Ukraine Musings by Miriam Sagan

I go to the dentist to get a temporary crown, and by the time I get home Russia has invaded the Ukraine.

Deep within me, fueling much of my personality, is the Ukraine my four Jewish grand-parents fled.

And it was Russia. Or “Russianize” as a student of comparative religion told me. A conquered territory. All of my grandparents referred to themselves as Russian. They spoke Russian, along with Yiddish, some Hebrew, and possibly Ukrainian. But the Russian tsar loomed over their stories, along with homicidal Cossacks.

They feared abduction into the Russian army, sometimes cutting off fingers or toes. Their money was Russian. If the Russian tsar stirred up Cossacks to raid Jewish villages, they died.

This was the world of the Pale. I never heard much about “Ukraine.” They were from shtetls between Kiev and Odessa—-pronounced the Russian way.

They ate borscht (which I loved). And kasha (still eat it). And drank shav in glasses (a cold sorrel soup—and I think they added celery. I hated it). Had samovars (which I coveted but never inherited). Slathered sour cream on everything. Pickled herring. Sliced radishes or kohlrabi on black bread.

You know that supposedly holistic diet—eat what your grandmother’s ate? Excuse me, chicken fat on rye bread? Not exactly health food.

My father’s parents were almost completely silent on the topic of the old country. Their policy seemed to be: It was a bad place and we left. Have something else to eat, kinde.

The local “graf” told my paternal grandfather to go to America. The word means “count” in Russian but I doubt he was any kind of lord-—probably just local gentry.

I thought of my mother’s parents as the Russian ones, the very short ones, the poor ones. I adored them.

My grandmother used a Russian word to describe me and my two sisters. She called the three of us a troika.

Although Russia was an empire it was also brewing a revolution. They were Russian in part because of politics. My grandfather Avrum was in the general strike of 1905. He had anti-tsarist pamphlets-—burned them in a back room stove when police came to call. My grandmother Sadie had a sister married to a Bolshevik sent to Siberia. They was killed by Hitler—or maybe Stalin. In any case, Sadie’s letters were returned.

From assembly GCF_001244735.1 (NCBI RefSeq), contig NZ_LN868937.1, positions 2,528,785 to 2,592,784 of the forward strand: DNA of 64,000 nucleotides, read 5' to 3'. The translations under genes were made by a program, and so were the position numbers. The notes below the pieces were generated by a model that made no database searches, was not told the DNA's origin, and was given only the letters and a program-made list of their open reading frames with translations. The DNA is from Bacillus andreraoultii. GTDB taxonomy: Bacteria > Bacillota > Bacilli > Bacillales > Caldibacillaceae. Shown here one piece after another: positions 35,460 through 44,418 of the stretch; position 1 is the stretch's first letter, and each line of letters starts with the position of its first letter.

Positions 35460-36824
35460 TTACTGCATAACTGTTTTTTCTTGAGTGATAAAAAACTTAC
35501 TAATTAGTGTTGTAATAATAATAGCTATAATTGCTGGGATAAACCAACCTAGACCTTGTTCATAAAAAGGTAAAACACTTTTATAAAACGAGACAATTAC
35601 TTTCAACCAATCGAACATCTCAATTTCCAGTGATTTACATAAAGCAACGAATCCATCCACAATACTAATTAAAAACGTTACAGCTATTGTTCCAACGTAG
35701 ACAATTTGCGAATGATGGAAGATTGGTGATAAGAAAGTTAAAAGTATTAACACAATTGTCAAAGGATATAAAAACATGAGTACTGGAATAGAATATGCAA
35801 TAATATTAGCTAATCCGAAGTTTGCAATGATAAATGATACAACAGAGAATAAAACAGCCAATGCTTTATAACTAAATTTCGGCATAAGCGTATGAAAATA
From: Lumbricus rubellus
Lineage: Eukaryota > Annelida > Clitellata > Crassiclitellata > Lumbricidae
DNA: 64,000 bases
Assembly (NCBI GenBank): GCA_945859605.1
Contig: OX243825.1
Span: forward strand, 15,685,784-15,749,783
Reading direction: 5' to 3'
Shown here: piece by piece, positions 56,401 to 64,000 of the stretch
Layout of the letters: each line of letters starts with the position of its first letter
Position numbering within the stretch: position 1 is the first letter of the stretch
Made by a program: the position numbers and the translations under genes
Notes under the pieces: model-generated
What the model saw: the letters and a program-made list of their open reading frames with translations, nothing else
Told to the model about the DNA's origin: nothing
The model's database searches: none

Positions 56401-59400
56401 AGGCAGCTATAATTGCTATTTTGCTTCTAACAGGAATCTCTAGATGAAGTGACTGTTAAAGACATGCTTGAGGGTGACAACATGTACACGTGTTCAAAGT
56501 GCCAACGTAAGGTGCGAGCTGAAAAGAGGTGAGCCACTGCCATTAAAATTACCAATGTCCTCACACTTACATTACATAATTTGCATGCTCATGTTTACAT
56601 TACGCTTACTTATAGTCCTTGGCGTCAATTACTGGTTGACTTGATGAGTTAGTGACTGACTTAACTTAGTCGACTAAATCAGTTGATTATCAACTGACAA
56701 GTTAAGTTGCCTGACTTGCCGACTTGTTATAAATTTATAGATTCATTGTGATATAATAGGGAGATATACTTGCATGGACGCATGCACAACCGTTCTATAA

“In Russia the cherries were sweeter” Sadie and Avrum used to say, spitting out the pits in their garden gazebo in Boston. A little house built to escape summer heat. Very Russian. It drove my mother crazy. How could the cherries not be sweetest here in the land of the free?

It wasn’t until I grew up that I became aware of Ukrainian culture—language, music, poetry, people. And then Ukraine became a modern nation. And once again, Russia came after it.

But it will never be only a real contemporary place to me. Inside me is the Pale—really that is the heart of it, more than Russia it is a place of Jewish settlement within different strains of Slavic and eastern European culture.

“Russian Jews,” my contemporaries, have suddenly been asking ourselves about our grand-parents. Where DID they come from? I’ve attempted to clarify for mine.

If I write more about this, I’ll investigate how this history compels me to automatically lie when faced with authority. To feel that my “ancestors” aren’t necessarily a purely good thing. How the Jews of Odessa were gangsters as well as otherworldly and pious. And more.

New Poetry Posts

These wonderful images are from students in last semester’s Color Theory class at SFCC with Sudeshna Sengupta. They are on six of the campus poetry posts: two in central courtyard, two at west entrance (upper & lower) and two in smoking area towards west of bookstore and cafeteria. I’ll be documenting the rest of the posts next–done by book artists. Enjoy this beautiful melding of words and color.

Peace and War

Nobody wants the war, only the money
fights on alone.

From Beat Poet Philip Whalen

In the light of current world events, Miriam’s Well will be publishing poems about peace (and perhaps war). Please send some to May be previously published, and will credit. Need not be topical. Looking for your actual emotional and historical experiences–not just vague good wishes.

Here is a haiku, written yesterday by Albuqurque Poet Laureate Mary Oishi:

today not one bird
thin snow caps on ev’rything
the hush before war

This next poem by David Shapiro is one of the poems that has meant the most to me, influenced as I was by the Soviet invasion of Czechoslovakia in 1968 and the suicide of a student protestor. On January 16, 1969, Jan Palach set himself on fire in Prague in protest against the August 1968 invasion of Czechoslovakia by Warsaw Pact troops.